Take care!
            Ben
             
             

            [Non-text portions of this message have been removed]


















            [Non-text portions of this message have been removed]
          • Bernardine Weigand
            Hello, After a long absence I am returning to your group. I look forward to learning and sharing. The family names in my Slovak heritage are: KOPERVAS(Z),
            Message 5 of 29 , Jan 27, 2011
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              Hello,
              After a long absence I am returning to your group. I look forward to
              learning and sharing.
              The family names in my Slovak heritage are: KOPERVAS(Z), MAKUCH,
              CALFA , SZABOCIK, from the villages of CIERNE POLE and PAVLOVCE nad
              UHOM.

              I was very fortunate to have met some close relatives (first cousin
              once removed) on the KOPERVAS side on 2 trips to Slovakia.
              Sadly,this cousin passed away 3 yrs. ago. The information and history
              she shared could only get back to my great-grandmothers CALFA AND
              SZABOCIK. I hope to learn the names of g.g.grandparents.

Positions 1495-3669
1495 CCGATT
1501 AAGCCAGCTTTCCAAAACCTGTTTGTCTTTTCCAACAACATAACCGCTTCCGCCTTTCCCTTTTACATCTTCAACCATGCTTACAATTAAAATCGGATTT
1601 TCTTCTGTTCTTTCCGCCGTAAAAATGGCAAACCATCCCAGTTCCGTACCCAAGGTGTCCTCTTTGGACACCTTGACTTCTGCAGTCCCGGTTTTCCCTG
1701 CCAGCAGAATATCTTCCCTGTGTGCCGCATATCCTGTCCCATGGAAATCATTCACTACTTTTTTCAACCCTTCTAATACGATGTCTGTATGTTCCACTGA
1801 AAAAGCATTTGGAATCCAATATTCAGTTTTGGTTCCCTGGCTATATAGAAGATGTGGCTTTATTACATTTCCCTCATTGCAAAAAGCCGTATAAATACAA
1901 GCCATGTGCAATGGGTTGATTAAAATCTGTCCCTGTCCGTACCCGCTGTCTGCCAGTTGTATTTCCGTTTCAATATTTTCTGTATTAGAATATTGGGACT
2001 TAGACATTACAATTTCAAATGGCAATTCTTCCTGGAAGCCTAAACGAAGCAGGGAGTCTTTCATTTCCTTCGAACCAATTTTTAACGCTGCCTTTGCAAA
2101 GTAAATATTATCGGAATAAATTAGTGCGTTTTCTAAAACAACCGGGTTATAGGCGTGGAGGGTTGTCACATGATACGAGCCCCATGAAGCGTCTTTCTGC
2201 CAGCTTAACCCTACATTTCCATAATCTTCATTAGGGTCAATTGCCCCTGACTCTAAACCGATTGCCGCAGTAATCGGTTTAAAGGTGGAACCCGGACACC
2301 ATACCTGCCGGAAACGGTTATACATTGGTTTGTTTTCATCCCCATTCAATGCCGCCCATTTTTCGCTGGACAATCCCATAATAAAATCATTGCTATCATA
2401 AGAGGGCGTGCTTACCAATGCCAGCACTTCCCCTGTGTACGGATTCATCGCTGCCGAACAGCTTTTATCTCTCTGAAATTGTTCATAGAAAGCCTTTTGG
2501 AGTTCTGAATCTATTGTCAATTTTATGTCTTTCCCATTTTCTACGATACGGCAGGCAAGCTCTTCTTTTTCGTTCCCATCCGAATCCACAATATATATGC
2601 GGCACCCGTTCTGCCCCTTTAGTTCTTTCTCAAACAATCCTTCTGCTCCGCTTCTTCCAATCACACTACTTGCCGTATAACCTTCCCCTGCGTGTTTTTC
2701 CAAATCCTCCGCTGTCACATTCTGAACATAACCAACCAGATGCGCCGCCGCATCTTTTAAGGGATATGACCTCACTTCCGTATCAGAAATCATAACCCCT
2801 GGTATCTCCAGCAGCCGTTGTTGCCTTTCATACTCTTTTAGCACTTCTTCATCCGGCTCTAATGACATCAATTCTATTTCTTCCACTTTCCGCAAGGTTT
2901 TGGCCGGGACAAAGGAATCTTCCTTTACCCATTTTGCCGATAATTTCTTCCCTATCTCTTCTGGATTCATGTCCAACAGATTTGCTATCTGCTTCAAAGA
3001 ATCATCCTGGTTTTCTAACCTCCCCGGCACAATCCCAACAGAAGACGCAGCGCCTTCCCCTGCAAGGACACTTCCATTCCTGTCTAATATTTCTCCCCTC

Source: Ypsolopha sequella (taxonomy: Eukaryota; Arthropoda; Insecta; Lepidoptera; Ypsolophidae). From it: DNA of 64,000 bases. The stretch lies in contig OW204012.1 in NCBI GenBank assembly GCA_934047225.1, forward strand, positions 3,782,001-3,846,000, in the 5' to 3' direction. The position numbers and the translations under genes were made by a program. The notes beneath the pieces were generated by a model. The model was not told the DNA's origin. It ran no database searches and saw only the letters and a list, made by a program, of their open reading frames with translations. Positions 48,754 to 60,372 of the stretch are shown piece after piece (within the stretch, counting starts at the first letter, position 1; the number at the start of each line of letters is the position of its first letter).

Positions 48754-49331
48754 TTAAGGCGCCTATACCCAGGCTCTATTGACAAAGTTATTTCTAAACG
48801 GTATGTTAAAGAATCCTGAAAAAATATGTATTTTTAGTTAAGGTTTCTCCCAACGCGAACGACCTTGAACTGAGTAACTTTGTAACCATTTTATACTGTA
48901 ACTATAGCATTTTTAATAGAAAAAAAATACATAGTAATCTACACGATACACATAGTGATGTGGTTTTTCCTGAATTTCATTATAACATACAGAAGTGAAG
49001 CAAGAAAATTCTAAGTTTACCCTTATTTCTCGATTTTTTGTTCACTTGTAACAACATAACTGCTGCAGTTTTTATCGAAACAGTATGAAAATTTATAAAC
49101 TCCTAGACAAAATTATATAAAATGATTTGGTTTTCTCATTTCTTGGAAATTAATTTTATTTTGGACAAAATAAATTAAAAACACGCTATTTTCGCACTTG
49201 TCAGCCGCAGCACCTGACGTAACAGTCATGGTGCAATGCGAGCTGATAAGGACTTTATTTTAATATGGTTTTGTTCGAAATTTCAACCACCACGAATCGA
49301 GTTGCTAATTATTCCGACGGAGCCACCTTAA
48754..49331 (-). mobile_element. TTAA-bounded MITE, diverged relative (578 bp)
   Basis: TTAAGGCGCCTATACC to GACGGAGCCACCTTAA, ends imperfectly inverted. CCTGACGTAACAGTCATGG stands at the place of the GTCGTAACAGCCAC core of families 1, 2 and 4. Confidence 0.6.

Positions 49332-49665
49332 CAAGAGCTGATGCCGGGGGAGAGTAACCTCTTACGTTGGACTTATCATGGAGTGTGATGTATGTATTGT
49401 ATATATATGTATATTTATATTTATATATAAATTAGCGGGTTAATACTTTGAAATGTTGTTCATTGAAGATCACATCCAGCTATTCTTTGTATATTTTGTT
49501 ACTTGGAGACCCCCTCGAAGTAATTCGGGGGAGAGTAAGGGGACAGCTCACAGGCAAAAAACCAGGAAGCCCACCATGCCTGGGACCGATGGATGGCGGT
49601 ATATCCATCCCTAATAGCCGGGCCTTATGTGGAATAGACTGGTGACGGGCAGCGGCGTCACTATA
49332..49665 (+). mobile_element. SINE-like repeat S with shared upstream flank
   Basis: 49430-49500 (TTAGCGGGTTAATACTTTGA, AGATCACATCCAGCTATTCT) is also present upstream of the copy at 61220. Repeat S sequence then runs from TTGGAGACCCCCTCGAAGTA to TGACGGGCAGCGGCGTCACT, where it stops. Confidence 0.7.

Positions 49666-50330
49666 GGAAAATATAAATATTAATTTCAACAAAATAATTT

Bernardine
            • Michael Mojher
              Bernardine, Good new for you. Pavlovce nad Uhom records are online.
              Message 6 of 29 , Jan 27, 2011
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                Bernardine,
                Good new for you.
                Pavlovce nad Uhom records are online. http://pilot.familysearch.org/recordsearch/start.html#w=0&p=waypoint&s=waypointsOnly&c=fs%3A1554443 This link will hopefully open on the page for the online records that lists the different denominations. Click on Roman Catholic, then scroll down to Pavlovce nad Uhom, click on it to open the record files.
                The 1995 Slovak Census data base says that in Pavlovce nad Uhom there lived 13 Calfa and 12 Calfova and 14 Sabovcik and 13 Sabovcikova. You difficulty will be sorting your family out from those records. The data base had no listing for Kopervasz. The surname Makuch had 52 listings in 24 locations. Of the top ten locations 7 were in districts of far eastern Slovakia. Neither of your places were listed in the top ten.